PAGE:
I heard Kate Clanchy read an extract from her novel Meeting the English at an event last year. The section she chose made me laugh so I was optimistic that I would enjoy the story very much. And I did. Set in the summer of 1989, a time of momentous change and a year I remember well, it tells the story of young Struan and the culture shock he encounters when he leaves Cuik for London.
Struan is taking his Highers when we meet him. He has a place at uni to study dentistry the following year, but right now has some time on his hands. His enthusiastic English teacher suggests he applies for the position of carer to Literary Giant Philip Prys. Struan has plenty of experience caring for the desperately sick and dying, even at his young age. He’s not entirely sure about London, but it ought to be an experience at least.
The family he encounters in Hampstead certainly are an experience. Philip needs a lot of looking after, but actually he’s the least of Struan’s problems. There are two Mrs Prys’ to deal with; one takes a dislike to Struan, the other is just a bit too enchanting. Philip’s children bring their own challenges. Jake resents and looks down on Struan, appears and disappears on a whim and manipulates the rest of the family. Juliet is a sweet thing but struggling to assert her own independence and come to terms with herself. Add in a supporting cast of characters and you have yourself a coming of age story with added comedy.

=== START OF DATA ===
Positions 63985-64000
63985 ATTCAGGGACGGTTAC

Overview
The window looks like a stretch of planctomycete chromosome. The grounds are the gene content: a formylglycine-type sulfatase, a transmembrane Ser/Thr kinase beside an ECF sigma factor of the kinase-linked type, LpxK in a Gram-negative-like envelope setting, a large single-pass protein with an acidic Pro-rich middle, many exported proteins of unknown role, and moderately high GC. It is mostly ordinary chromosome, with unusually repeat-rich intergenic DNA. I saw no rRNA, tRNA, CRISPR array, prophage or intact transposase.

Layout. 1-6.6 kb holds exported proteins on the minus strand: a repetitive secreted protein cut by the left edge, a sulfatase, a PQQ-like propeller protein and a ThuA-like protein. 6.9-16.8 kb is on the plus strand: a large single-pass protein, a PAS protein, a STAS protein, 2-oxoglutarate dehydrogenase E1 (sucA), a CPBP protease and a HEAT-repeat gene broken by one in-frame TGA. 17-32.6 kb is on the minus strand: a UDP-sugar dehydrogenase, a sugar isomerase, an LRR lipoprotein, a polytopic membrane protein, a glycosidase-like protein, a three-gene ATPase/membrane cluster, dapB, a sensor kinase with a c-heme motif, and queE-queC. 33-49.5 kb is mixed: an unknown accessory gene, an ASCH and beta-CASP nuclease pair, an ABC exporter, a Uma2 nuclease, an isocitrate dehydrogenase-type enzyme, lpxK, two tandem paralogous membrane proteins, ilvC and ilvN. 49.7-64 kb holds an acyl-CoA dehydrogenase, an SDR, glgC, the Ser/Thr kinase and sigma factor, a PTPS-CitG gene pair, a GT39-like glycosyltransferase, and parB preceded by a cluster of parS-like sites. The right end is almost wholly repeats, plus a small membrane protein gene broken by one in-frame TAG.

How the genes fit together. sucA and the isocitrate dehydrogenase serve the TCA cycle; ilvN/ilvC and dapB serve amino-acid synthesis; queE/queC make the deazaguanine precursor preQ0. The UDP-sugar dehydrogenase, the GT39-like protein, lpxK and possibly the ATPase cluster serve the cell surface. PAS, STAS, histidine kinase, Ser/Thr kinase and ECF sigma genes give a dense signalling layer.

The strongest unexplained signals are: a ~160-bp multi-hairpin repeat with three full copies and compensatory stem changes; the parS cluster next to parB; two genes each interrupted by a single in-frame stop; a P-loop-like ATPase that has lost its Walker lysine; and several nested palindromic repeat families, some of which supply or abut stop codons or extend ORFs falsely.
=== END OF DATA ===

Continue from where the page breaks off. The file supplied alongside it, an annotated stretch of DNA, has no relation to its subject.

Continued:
I loved Struan, and Juliet. They are both growing up, but in very different ways. Struan is old before his time; too much responsibility too early has made him very mature in some ways but naïve in others. His lack of interest in drinking, sex, and general messing about baffles Juliet. At sixteen, her interest in all these things is acute. I took my GCSEs in the summer of ’89 too, and sympathise a lot with Juliet. Revision, exams, friends, jobs, boys, The Future – yes, these were all crowding in my mind too. Despite falling out with her mother, uncertainty over her exam results, and an anorexic best friend, Juliet remains remarkably cheerful. Spending time with Struan benefits the both of them.
Struan experiences the most dramatic change, as his eyes are opened to different ways of life. He’s not at all convinced it’s better in London, but it does him good to get out of his home town for a while. His teacher Mr Fox amused me; his earnest, missionary zeal for helping the poor insular folk of Cuik is painfully funny. That condescending attitude to anyone not from the metropolis is even more pronounced in Jake. He’s an obnoxious brat, but Struan even finds some genuine sympathy for him. I liked that even though the characters tend towards the grotesque or carnivalesque, they don’t tip over into monstrous. They are given histories, thoughts, and emotions that allow them some redemption.
There is no great mystery to solve or plot to unravel in Meeting the English. It is the story of one young man, one family, and one summer. Plenty still happens, but this is small-scale drama, written with warmth, wit and humour. I had a great time reading it, being reminded of all the events big and small that happened that year.
Thank you to Picador for sending me an advance copy of this book. It is published 9 May 2013 in Hardback.